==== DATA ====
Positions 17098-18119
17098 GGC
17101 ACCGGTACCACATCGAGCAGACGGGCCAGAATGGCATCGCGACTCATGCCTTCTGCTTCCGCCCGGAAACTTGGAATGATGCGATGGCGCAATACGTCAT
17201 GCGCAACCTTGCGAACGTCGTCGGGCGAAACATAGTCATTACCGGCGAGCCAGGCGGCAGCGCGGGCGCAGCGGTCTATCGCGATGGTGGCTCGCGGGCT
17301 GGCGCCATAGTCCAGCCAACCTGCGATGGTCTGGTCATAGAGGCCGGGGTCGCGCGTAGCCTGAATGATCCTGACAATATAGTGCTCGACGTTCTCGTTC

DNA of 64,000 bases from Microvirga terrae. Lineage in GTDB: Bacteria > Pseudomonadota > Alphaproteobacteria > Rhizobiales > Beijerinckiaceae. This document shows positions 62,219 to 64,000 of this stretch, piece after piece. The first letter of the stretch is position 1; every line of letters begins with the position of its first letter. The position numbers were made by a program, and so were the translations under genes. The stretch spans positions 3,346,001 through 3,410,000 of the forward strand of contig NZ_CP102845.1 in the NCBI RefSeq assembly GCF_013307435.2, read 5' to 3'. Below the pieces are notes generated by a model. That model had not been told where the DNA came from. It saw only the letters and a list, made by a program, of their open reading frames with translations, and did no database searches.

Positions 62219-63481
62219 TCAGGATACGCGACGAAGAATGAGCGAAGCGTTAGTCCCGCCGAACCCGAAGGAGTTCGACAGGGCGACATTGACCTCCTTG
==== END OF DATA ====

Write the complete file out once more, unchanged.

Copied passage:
Positions 17098-18119
17098 GGC
17101 ACCGGTACCACATCGAGCAGACGGGCCAGAATGGCATCGCGACTCATGCCTTCTGCTTCCGCCCGGAAACTTGGAATGATGCGATGGCGCAATACGTCAT
17201 GCGCAACCTTGCGAACGTCGTCGGGCGAAACATAGTCATTACCGGCGAGCCAGGCGGCAGCGCGGGCGCAGCGGTCTATCGCGATGGTGGCTCGCGGGCT
17301 GGCGCCATAGTCCAGCCAACCTGCGATGGTCTGGTCATAGAGGCCGGGGTCGCGCGTAGCCTGAATGATCCTGACAATATAGTGCTCGACGTTCTCGTTC

DNA of 64,000 bases from Microvirga terrae. Lineage in GTDB: Bacteria > Pseudomonadota > Alphaproteobacteria > Rhizobiales > Beijerinckiaceae. This document shows positions 62,219 to 64,000 of this stretch, piece after piece. The first letter of the stretch is position 1; every line of letters begins with the position of its first letter. The position numbers were made by a program, and so were the translations under genes. The stretch spans positions 3,346,001 through 3,410,000 of the forward strand of contig NZ_CP102845.1 in the NCBI RefSeq assembly GCF_013307435.2, read 5' to 3'. Below the pieces are notes generated by a model. That model had not been told where the DNA came from. It saw only the letters and a list, made by a program, of their open reading frames with translations, and did no database searches.

Positions 62219-63481
62219 TCAGGATACGCGACGAAGAATGAGCGAAGCGTTAGTCCCGCCGAACCCGAAGGAGTTCGACAGGGCGACATTGACCTCCTTG